"Competence can be a curse."
So begins Min Jin Lee's epic novel about class, society, and identity. Casey Han's four years at Princeton have given her many things-"a refined diction, an enviable golf handicap, a popular white boyfriend, an agnostic's closeted passion for reading the Bible, and a magna cum laude degree in economics, but no job and a number of bad habits.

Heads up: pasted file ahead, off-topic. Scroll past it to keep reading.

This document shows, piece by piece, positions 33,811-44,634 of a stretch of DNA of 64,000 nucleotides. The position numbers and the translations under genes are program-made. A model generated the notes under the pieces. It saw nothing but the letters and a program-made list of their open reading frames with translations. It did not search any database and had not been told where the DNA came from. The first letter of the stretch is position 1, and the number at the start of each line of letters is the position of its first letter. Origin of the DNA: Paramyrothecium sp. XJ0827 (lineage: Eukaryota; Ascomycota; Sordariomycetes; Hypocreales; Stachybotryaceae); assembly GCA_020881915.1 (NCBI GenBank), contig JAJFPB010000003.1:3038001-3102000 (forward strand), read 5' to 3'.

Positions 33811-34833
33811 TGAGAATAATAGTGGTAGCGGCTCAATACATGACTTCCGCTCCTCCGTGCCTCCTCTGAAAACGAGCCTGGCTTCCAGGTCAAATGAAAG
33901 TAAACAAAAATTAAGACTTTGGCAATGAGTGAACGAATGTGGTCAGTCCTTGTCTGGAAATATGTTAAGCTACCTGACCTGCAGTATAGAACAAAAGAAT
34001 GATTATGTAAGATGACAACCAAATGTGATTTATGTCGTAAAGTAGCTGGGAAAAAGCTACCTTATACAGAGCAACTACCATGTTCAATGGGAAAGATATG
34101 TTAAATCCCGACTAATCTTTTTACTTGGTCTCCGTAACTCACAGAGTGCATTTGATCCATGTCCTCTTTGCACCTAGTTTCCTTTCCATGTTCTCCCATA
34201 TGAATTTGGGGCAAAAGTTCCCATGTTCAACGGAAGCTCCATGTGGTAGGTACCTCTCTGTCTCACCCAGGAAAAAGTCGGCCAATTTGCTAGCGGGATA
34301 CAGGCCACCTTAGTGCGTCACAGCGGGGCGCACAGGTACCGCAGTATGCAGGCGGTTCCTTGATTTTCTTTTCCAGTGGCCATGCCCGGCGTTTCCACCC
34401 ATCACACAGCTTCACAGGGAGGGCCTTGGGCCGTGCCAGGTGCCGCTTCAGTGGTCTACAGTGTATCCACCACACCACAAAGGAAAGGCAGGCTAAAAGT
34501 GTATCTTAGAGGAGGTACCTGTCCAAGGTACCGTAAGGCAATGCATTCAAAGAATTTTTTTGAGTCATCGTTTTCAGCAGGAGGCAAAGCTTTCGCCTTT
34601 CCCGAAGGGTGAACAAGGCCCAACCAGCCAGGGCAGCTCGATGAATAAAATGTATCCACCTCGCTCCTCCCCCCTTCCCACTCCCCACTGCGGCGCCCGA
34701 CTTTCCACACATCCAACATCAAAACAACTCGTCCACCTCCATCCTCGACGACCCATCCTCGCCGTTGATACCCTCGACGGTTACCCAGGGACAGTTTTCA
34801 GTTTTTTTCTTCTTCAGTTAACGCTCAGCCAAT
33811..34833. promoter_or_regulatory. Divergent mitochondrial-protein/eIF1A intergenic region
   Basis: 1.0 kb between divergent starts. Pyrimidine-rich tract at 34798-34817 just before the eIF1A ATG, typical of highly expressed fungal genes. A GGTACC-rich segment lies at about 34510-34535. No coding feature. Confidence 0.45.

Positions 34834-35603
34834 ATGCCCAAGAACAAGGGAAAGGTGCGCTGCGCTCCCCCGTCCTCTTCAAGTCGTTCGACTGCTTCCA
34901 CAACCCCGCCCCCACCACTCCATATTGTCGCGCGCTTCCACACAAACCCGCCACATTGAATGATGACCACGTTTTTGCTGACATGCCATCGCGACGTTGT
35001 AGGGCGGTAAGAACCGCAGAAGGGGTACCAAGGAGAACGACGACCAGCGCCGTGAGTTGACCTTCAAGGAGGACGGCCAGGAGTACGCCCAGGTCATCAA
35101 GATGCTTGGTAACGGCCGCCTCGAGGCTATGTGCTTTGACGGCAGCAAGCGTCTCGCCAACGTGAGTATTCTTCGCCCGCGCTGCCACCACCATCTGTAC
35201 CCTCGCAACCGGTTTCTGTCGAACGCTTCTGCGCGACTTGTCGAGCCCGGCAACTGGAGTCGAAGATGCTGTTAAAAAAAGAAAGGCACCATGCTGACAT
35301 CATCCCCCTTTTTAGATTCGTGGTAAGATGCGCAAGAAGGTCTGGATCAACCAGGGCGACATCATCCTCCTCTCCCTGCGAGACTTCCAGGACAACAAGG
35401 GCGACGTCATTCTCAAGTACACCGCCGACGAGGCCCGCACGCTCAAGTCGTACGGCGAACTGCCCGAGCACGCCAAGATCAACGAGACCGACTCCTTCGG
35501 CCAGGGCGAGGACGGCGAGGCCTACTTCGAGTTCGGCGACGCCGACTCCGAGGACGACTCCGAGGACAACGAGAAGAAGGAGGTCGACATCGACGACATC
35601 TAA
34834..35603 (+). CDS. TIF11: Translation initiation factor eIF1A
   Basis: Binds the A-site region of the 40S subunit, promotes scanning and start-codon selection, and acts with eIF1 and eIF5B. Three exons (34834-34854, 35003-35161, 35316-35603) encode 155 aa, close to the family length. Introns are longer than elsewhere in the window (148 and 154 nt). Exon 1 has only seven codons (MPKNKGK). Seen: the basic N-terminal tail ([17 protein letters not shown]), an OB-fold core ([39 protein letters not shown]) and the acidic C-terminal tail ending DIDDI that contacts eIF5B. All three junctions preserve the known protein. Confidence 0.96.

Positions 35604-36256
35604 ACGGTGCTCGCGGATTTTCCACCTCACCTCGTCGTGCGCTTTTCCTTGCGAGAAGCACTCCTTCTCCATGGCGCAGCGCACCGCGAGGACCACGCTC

Casey's parents, who live in Queens, are Korean immigrants working at a dry cleaner, desperately trying to hold on to their culture and identity. Their daughter, on the other hand,m has entered into the upper echelon of rarefied American society via scholarships. But after graduation, while Casey's trust-fund friends see only opportunity and choices, Casey sees the reality of having expensive habits without the means to sustain them. As Casey navigates Manhattan, we see her life and the lives of those around her-her sheltered mother and scarred father, her friend Ella's ambitious Korean husband and his Causcasian mistress, Casey's white fiance, and then her Korean boyfriend-culminate in a portrait of NYC and its worlds of haves and have nots.